7 Uplifting Stories You Might Have Missed From the Past Week
These stories show that the next decade could be more inclusive, sustainable, and liberating.
It’s no secret that as the news industry continues to shrink and consolidate, and new crises seem to pop up daily across the world, a handful of tragic or dramatic stories and events tend to dominate media coverage. Lost amid this noise are the countless good stories that happen every day.
“Uplifting” stories, in particular, tend to get crowded out. But that doesn’t mean that positive things aren’t happening, or that people at grassroots and governmental levels alike aren’t improving living conditions for all of us.
Even amid the COVID-19 pandemic and climate crisis, good things are happening around the world. They’re not happening in isolation, either. They’re usually part of broader trends that suggest the decade ahead could be more inclusive, sustainable, and liberating.
Here are seven stories from the past week that you might have missed.
1. Indigenous Illustrator Wins the Caldecott Prize for the First Time
The American Library Association’s prize for the best children’s picture book of 2020 — known as the Caldecott Medal — went to We Are Water Protectors, a book created by two Indigenous women, Michaela Goade, a Tlingit artist, and Carole Lindstrom, a writer from the Turtle Mountain Band of Ojibwe.
Goade became the first Indigenous illustrator to ever win the award. The book was inspired by the Indigenous protests against the Dakota Access Pipeline. Read more about the prize here.
2. Germany Introduces Sleeping Pods for People Experiencing Homelessness
Large sleeping pods that look like submarines appeared along the streets of the city of Ulm in Germany this week to give people experiencing homelessness who are unable to access a shelter a place to comfortably sleep in the winter weather. While the pods are not a permanent solution to the problem of homelessness, they could provide emergency relief to people in challenging situations, especially because they provide privacy for those within. Read more about this intervention here.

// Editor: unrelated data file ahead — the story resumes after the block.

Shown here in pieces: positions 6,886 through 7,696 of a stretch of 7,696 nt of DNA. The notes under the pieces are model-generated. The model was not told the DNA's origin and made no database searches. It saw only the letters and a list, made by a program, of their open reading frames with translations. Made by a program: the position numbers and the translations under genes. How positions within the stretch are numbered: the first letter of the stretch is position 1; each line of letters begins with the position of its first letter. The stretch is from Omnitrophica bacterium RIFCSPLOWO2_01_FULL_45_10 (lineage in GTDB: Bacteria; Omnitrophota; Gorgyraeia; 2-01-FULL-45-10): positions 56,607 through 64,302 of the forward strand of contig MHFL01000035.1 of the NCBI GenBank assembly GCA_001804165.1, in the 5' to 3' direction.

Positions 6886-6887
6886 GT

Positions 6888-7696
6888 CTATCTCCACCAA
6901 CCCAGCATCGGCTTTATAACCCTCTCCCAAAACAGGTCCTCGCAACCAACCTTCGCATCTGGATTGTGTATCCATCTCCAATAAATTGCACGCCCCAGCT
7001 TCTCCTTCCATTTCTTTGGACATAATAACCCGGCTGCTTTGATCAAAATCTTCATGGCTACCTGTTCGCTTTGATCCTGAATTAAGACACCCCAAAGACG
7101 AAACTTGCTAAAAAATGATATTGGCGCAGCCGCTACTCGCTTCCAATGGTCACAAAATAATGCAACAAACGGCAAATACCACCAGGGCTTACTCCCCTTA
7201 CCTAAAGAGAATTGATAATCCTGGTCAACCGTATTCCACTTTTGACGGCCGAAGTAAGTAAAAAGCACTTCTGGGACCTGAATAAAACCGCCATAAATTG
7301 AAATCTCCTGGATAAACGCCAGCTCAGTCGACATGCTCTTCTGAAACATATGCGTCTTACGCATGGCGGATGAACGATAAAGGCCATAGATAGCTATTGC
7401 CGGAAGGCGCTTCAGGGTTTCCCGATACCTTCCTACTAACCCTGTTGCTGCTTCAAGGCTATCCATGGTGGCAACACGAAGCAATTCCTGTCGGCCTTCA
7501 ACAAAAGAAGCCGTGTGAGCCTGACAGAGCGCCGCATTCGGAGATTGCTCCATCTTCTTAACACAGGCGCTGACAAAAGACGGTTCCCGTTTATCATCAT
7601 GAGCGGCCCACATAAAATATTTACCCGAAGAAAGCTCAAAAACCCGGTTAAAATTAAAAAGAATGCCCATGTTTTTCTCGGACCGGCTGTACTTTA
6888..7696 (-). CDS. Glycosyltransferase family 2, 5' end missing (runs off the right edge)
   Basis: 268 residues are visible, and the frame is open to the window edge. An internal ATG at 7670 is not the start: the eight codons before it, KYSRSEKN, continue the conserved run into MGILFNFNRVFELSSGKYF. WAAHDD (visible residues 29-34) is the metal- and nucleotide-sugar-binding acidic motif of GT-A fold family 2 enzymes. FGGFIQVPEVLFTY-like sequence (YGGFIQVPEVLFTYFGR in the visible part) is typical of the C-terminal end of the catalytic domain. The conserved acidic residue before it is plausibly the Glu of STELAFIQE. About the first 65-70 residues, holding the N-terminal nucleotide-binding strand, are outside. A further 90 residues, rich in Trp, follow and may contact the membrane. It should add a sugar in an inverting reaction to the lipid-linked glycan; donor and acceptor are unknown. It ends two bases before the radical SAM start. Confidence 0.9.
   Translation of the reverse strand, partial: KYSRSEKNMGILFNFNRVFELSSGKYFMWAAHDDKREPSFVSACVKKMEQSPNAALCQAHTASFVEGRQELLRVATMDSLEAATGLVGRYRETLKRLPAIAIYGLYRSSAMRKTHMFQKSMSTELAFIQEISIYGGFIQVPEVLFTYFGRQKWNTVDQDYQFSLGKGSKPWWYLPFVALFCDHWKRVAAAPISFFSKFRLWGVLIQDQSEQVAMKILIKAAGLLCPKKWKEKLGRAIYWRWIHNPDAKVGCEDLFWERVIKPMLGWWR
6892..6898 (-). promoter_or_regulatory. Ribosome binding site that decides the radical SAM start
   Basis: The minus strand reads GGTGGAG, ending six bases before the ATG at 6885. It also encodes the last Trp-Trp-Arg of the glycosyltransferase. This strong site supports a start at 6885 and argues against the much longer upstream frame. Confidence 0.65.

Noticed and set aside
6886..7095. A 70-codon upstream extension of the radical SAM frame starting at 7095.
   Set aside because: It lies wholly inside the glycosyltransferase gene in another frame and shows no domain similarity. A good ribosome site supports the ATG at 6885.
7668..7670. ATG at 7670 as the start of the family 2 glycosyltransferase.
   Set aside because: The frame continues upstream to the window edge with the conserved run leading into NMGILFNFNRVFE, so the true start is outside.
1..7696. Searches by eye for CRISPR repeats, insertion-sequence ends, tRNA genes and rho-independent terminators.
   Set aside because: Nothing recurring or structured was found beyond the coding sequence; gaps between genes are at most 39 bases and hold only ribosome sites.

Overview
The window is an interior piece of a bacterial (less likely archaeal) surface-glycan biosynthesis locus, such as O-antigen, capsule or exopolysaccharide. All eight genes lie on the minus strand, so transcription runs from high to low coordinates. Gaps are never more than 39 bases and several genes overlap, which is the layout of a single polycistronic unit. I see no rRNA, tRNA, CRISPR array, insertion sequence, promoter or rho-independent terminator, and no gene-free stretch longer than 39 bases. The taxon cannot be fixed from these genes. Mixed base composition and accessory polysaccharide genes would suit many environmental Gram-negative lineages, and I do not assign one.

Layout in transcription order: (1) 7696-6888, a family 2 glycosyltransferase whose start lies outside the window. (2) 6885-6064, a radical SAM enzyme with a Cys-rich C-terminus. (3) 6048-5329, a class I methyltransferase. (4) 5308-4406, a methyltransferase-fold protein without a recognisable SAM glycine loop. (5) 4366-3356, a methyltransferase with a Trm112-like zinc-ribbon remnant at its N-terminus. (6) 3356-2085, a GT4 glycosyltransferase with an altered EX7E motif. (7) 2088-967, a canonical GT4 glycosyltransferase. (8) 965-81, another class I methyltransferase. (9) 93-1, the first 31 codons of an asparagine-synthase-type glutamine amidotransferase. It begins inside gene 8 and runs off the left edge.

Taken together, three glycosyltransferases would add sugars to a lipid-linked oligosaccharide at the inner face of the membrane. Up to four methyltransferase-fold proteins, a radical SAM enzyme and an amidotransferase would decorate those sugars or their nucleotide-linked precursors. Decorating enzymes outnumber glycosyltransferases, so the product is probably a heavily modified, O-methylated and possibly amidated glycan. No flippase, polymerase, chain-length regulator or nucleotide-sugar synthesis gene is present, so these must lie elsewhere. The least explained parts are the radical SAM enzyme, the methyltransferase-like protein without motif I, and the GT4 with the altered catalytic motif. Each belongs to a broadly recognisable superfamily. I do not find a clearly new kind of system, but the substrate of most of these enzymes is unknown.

3. New York Pension Funds Divest $4 Billion From Fossil Fuels
New York’s largest pension funds fully divested from fossil fuel companies this week, bolstering a movement that seeks to accelerate the transition to clean sources of energy. Read more about this moment here.
4. Renewable Energy Surpassed Fossil Fuels in Europe for First Time
Renewable sources of energy generated more electricity than fossil fuels in Europe for the first time in history. The milestone provides some hope that the targets set by the Paris climate agreement can, in fact, be achieved — but only if political will is realized. Read more about this trend here.
5. Biden Signed Executive Orders on Racial Justice, Climate Justice, and Human Rights
US President Joe Biden signed a range of executive orders this week that advance racial and climate justice and protect human rights. The reaffirmed his commitment to fighting discrimination and dedicated the govenment to addressing the climate crisis. Read more about the racial justice measures here.
6. India Donated 500,000 Doses of COVID-19 Vaccine to Sri Lanka
The COVID-19 vaccination campaign has been marked by extreme inequality. India is doing its part to mend this rift after donating 500,000 doses of the Oxford-AstraZeneca vaccine that was manufactured by the Serum Institute of India. Read more about this effort here.
7. Bernie Sanders Meme Raised Nearly $2 Million for Charities
Bernie Sanders memes lit the Internet ablaze last week, bringing a lot of people a little bit of joy. Then the meme was put on clothing that ended up raising at least $1.8 million for food and other charities in Vermont. Read more about this feel-good story here.